Fix it. Make moving around in your house a clear, wide, and intuitive path. Number two, rugs. Lose the throw type of rug. Those loose ones are the top culprits for Elder Falls. In the bathroom and the kitchen, they love to decorate and they love their small memory and collection type items. We understand that, but that little 24 by 42 inch rug that she got on a trip to Maine in the 70s that lays in front of the kitchen sink or just inside the entry door can be the end of living at home.
If we aren't careful and aware, your favorite throw, it's gotta go. Number 3, drop zones. Ask my wife where she finds things of mine when I'm on a deadline, or otherwise heads down and distracted. I leave a trail of set downs, shoes on the stairs, planter on the dining room table, keys, wallet in the window sill by the front door.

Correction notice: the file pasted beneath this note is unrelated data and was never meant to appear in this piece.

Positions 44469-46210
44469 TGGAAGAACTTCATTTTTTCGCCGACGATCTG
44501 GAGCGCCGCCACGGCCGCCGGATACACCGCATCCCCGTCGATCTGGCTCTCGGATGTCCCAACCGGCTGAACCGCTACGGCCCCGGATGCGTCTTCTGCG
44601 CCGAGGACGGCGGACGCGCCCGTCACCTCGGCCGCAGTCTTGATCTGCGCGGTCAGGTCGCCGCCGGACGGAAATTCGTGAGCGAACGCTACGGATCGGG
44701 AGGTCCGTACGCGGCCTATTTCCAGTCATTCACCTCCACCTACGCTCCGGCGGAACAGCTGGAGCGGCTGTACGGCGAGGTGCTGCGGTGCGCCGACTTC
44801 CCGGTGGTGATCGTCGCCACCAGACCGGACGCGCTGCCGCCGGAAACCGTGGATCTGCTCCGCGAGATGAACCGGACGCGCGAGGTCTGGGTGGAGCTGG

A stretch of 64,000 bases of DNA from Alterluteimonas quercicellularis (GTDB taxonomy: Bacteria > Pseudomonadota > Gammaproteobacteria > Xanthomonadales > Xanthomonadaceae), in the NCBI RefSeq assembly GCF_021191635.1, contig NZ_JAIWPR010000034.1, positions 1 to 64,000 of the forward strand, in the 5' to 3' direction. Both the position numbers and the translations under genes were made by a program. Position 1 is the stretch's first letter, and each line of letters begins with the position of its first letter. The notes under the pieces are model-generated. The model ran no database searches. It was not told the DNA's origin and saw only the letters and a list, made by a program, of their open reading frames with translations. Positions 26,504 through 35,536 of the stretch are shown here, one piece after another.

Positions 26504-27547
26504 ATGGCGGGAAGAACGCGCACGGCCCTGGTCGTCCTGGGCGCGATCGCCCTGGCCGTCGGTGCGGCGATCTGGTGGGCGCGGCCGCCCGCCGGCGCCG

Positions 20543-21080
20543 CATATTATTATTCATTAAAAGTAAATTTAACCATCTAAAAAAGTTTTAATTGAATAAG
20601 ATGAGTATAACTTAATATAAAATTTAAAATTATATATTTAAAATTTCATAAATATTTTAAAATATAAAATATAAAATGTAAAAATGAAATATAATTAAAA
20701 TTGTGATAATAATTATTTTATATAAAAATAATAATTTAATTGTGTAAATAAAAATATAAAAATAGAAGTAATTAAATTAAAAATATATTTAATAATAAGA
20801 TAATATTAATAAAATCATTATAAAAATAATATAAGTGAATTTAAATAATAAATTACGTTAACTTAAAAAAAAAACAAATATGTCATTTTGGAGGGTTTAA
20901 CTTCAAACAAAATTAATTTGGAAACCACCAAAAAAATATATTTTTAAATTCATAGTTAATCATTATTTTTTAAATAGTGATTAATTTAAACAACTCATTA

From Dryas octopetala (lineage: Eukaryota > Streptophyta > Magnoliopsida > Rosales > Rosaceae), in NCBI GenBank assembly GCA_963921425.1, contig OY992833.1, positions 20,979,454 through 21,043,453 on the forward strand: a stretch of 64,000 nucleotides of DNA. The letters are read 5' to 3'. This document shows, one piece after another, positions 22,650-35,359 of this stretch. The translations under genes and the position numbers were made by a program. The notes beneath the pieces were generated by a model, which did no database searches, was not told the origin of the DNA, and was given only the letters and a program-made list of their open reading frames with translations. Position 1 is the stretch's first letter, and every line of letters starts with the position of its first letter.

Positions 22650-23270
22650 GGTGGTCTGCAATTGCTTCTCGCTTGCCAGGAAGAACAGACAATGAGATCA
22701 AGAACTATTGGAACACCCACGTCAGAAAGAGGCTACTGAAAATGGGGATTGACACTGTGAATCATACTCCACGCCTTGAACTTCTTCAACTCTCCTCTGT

You get the idea. We all do it, and so do our parents. The difference is that if they leave that pile of reading sections of the newspaper on the third step of the stairs, the next time they go out to the garage, maybe they forgot about that. It could send them from the 3rd step straight to the bottom step.
That minor oversight could turn a trip to the recycling bin into a trip to the ER and surgery room. Pick up and put up your things so they aren't in your walking spaces and routes of travel. Number 4, stairs and thresholds. Since we're talking better on a budget, I won't go into it here about how much cheaper a stowed chair or even an elevator in your home is versus a slip and fall cost of moving into assisted living after a surgery or a nursing home for months and years ahead.
Just know that that number is humongous and the savings of staying home is significant. Here I want to think more about the maintenance and upkeep. Stairs with carpets are notorious for coming loose over time. The angle and the speed the installers staple the tread and riser at the corners especially, that back interior corner, can lead to attachments that aren't fully sunken in, and they will become unsecure over time.